When one normally thinks of tennis, grand slam major competitions like the Australian Open, French Open, Wimbledon Championships, and US Open typically come to mind.
While there’s a roughly six-week layoff between Wimbledon, which concluded last weekend, and the US Open in August and September, that’s not to say the next month and a half will be easygoing for the sport’s top stars.
The Association of Tennis Professionals (ATP) takes into account performances in all of their matches throughout the year as they make their world rankings, though, meaning that stars can’t sell out to focus on the majors if they want to hold the title of World No. 1. Holding the current No. 1 spots in the rankings, Carlos Alcaraz Garfia (+125) of Spain and Iga Swiatek (+225) of Poland are the favorites to take home the title at the US Open based on the odds at Ohio’s DraftKings Sportsbook.
They’ve got to get there first, though, and other ATP competitions like Ohio’s Western & Southern Open Tournaments could shake up the standings in a big way if one of the stars takes a breather for as much as a weekend. Get in on the Action with DraftKings Ohio at The Western & Southern Open Tournament’s Thrilling Return, set for the week of August 13 to August 20 in Cincinnati.
That feeling when you win your first @atptour Masters 1000 title 😁 💪 🏆
— Western & Southern Open (@CincyTennis) July 20, 2023
The Cincinnati tournament will be loaded with star power, as both Alcaraz, Swiatek, and Serbian superstar Novak Djokovic have already announced their intentions to take part in the competition.
Tickets for the finals are going for as low as 87 USD, giving Ohio tennis fans an excellent opportunity to see the greatest players in the world face off with a tournament win on the line: compared to the $331 minimum for Wimbledon (not to mention the airfare and lodging in London), a veritable pennies on the dollar deal.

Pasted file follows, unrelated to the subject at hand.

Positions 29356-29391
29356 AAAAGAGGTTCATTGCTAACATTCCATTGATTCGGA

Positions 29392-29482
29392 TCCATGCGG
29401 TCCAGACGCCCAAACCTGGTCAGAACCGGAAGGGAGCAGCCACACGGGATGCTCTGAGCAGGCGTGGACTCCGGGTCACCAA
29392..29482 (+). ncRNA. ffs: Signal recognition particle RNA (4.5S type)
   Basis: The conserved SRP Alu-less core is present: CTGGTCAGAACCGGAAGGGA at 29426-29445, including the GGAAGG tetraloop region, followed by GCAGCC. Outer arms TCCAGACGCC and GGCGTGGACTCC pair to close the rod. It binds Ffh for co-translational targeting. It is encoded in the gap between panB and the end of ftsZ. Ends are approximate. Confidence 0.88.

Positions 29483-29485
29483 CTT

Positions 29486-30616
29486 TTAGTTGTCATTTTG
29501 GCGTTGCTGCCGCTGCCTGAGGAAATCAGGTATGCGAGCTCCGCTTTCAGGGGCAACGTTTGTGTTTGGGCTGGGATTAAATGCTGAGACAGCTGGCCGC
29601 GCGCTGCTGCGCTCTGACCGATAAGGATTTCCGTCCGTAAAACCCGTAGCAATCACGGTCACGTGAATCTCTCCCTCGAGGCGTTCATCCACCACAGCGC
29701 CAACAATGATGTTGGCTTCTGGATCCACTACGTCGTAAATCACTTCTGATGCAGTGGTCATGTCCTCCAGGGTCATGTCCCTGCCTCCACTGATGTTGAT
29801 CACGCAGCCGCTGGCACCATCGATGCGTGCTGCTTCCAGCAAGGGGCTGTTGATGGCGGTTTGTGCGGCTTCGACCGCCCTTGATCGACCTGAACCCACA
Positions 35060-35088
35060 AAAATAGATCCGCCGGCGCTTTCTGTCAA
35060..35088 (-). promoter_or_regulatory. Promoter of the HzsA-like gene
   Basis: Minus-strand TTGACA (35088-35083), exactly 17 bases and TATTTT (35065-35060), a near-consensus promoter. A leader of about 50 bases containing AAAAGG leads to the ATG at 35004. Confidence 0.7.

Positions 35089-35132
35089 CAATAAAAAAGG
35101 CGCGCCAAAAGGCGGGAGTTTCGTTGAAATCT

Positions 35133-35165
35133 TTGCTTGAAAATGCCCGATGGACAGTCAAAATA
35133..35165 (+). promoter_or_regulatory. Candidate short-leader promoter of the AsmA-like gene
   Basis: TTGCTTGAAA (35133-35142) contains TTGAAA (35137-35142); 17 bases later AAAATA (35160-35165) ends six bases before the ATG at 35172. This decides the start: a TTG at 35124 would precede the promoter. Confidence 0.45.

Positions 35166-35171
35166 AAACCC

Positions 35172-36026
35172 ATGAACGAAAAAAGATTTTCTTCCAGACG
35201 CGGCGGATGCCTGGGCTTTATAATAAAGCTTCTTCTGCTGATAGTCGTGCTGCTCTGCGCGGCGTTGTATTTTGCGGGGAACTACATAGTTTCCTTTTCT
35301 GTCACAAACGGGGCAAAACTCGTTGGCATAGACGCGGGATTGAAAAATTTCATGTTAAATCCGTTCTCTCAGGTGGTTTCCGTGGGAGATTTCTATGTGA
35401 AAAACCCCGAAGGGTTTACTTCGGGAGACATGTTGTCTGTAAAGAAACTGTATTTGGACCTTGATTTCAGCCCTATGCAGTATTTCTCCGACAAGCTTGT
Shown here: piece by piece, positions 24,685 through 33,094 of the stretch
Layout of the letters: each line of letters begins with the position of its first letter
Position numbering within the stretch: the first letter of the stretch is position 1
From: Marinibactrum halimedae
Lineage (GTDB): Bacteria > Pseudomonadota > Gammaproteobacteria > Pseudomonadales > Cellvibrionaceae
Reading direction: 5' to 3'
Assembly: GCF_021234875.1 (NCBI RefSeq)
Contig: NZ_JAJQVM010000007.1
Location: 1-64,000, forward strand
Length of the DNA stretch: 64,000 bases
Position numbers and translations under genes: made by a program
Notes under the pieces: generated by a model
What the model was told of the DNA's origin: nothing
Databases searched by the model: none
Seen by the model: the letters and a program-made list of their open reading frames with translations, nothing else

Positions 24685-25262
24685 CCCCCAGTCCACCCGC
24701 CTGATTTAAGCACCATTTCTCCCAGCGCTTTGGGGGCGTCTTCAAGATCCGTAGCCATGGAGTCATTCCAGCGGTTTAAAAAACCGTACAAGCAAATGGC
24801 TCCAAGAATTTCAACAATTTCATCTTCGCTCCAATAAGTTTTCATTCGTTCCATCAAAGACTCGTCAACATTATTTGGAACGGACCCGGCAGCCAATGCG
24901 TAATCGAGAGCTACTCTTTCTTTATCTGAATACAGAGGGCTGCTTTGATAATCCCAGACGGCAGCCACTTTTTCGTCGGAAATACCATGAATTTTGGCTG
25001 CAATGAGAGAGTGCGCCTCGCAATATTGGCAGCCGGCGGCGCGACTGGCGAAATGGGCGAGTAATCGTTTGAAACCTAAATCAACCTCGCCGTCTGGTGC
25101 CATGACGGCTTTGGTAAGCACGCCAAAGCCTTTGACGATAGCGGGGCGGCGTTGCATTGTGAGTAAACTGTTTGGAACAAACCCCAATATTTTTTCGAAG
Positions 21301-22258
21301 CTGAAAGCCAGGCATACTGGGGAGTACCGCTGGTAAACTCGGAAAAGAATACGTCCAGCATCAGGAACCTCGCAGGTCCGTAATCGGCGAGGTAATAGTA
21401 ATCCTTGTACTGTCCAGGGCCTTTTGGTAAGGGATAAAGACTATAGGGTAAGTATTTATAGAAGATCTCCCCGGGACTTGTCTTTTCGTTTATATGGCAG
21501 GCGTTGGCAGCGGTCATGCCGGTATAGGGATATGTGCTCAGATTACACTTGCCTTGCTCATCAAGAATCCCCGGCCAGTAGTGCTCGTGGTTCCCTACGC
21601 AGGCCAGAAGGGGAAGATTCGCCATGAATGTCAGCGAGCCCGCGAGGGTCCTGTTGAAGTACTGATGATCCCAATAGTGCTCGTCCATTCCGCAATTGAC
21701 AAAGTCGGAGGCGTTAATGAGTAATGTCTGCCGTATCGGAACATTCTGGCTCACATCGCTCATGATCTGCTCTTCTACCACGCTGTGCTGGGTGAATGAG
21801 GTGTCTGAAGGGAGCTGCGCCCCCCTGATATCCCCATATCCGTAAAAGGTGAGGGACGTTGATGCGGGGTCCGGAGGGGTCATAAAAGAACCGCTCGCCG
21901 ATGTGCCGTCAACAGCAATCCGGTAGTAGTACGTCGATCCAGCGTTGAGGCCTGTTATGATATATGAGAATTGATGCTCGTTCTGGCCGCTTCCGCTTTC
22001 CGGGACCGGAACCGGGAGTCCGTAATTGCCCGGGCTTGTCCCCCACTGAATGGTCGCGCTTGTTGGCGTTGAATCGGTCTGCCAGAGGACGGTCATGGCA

Also known as the Cincinnati Open, it actually takes place at the Lindner Family Tennis Center in Mason, Ohio, half an hour northeast of downtown Cincinnati.
It’s a hardcourt venue, just like the US Open and Australian Open. Alcaraz and Djokovic won those last two events, respectively, so it’s not like one has a big leg up on the other based on the surface. 13 of Djokovic’s 23 career grand slam tournament wins have come on hard courts, though, so he does have an affinity for the surface… but there aren’t really any areas of the sport where he doesn’t excel. Swiatek and Belarusian Aryna Sabalenka won the last US Open and Australian Open on the women’s side, respectively, and they’re projected to go No. 1 and No. 2 in the upcoming hardcourt matches… again, nothing surprising.
Here’s a look at recent movement amongst the top of the field.
Garfia claimed the men’s singles throne from Djokovic on the grassy greens of Wimbledon, preventing the Serbian star from a bid at his first ever Grand Slam sweep, helping him maintain his position at the No. 1 spot in the ATP world rankings.
On the women’s side, Swiatek of Poland had enough of a points cushion to remain atop the ATP rankings as well, despite a disappointing showing in South London that saw her come up short in the quarter-finals.
Czech standout Markéta Vondroušová ended up claiming the title despite beginning as an unseeded competitor, giving her a 32 spot jump in the rankings from No. 42 to No. 10.
Alcaraz (9,675 points) has a healthy lead over Djokovic (8,795 points) in the ATP’s scoring system. The margin is a bit narrower for Swiatek, whose 9,315 points put her a hair above Sabalenka (8845 points).